Cancer Cells’ Aneuploidy May Be Why They Resist Treatment
The extra or missing chromosomes—also called aneuploidy—in 90% of cancer cells may be a factor in treatment resistance, a new study shows. Researchers reported the findings in Developmental Cell.
In their lab study, researchers triggered chromosomal instability in melanoma cells to cause them to develop more aneuploidy. Using a comparison sample of standard melanoma cells, the researchers exposed both sets of samples to either vemurafenib or paclitaxel. They also left cells from both samples unexposed to cancer therapies to watch how they grow in the absence of treatment.
They found that the aneuploidy cells that received no cancer treatment grew slower than standard melanoma cells. However, exposure to vemurafenib or paclitaxel caused accelerated growth and treatment resistance in the aneuploidy cells.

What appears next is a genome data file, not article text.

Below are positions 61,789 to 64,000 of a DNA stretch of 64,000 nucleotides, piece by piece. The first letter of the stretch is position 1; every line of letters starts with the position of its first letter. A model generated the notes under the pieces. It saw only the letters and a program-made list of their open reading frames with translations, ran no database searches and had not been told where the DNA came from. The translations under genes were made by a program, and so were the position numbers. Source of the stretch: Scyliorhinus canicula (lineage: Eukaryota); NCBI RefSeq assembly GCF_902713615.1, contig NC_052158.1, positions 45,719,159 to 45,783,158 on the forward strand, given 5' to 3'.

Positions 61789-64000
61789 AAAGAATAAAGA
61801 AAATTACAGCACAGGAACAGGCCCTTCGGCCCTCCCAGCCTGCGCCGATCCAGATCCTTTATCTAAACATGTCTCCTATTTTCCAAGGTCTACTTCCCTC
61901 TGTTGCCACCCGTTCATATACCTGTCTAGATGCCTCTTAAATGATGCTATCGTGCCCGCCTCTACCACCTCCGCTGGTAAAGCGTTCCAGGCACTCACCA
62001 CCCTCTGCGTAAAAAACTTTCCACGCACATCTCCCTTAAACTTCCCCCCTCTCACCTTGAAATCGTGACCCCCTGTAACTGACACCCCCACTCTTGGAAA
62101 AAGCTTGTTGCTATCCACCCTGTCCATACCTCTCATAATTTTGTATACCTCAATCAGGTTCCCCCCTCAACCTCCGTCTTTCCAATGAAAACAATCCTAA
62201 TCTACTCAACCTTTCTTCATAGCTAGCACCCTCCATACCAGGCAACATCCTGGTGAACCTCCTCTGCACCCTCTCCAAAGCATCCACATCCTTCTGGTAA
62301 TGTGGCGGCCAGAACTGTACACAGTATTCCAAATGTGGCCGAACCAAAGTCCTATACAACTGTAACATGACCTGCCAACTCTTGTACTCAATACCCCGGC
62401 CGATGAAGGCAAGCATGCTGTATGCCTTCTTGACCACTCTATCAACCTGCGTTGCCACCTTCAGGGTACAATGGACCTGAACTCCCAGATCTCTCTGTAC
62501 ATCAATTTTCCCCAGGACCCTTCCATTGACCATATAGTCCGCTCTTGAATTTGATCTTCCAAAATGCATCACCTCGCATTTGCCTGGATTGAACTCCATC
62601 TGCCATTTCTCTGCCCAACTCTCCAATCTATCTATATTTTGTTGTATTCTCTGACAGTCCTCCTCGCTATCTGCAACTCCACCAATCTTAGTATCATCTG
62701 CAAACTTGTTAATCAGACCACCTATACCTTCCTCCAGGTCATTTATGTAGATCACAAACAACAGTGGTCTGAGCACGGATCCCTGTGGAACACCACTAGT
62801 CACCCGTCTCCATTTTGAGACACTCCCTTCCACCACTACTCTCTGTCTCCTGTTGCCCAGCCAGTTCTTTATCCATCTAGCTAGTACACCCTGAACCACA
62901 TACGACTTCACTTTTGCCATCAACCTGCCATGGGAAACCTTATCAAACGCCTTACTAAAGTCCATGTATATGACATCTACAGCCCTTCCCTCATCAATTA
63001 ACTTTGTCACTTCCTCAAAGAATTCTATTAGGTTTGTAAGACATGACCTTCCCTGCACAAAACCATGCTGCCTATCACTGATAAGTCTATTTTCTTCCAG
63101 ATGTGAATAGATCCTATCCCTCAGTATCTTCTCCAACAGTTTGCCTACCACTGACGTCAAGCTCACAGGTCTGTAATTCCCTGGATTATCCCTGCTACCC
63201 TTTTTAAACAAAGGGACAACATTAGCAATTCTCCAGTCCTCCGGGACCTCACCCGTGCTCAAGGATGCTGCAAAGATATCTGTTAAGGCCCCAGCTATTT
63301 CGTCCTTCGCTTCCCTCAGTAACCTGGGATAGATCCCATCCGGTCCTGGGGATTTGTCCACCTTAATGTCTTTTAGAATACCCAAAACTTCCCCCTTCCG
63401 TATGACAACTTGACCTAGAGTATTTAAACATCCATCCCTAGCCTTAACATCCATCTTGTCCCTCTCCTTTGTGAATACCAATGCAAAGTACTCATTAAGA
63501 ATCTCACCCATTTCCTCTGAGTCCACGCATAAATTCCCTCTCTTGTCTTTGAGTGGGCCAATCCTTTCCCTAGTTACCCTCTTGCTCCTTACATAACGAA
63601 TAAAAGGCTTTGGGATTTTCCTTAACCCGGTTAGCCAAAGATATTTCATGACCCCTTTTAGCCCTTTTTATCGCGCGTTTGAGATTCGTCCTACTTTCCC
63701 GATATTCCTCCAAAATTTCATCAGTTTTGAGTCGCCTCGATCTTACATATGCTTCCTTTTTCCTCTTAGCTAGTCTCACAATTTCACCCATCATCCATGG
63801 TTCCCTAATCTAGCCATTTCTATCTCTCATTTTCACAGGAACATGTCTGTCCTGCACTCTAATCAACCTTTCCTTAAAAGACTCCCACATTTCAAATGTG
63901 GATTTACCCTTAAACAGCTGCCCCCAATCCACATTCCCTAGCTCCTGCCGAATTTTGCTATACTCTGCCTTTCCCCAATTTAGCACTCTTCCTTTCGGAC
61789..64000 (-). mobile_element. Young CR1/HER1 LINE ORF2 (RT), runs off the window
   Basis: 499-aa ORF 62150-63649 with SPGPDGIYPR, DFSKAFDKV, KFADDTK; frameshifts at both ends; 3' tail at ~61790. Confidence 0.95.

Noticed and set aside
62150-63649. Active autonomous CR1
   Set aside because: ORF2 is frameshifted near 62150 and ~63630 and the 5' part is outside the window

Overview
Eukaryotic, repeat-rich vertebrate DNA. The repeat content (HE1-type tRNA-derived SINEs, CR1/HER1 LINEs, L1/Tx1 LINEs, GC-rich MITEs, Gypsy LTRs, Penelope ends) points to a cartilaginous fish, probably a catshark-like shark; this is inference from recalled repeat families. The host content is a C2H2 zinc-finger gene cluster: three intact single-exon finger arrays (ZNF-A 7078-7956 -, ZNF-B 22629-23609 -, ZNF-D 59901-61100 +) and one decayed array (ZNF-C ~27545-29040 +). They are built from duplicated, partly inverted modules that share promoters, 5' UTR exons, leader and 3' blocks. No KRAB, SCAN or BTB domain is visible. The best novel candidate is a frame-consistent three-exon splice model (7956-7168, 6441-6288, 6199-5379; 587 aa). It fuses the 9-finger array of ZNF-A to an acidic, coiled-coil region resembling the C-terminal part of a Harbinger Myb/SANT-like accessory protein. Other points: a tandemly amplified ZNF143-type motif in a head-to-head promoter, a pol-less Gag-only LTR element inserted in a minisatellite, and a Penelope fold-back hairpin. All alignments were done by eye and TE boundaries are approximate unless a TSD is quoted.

They also linked specific chromosomal anomalies to separate treatment resistance. The tumors that resisted vemurafenib had extra copies of chromosomes 11 and 18, whereas those that resisted paclitaxel were missing copies of chromosomes 16, 19, and 20.
Similar studies have already confirmed the results, but additional research is needed to identify strategies to exploit those mechanisms for more effective cancer treatments.
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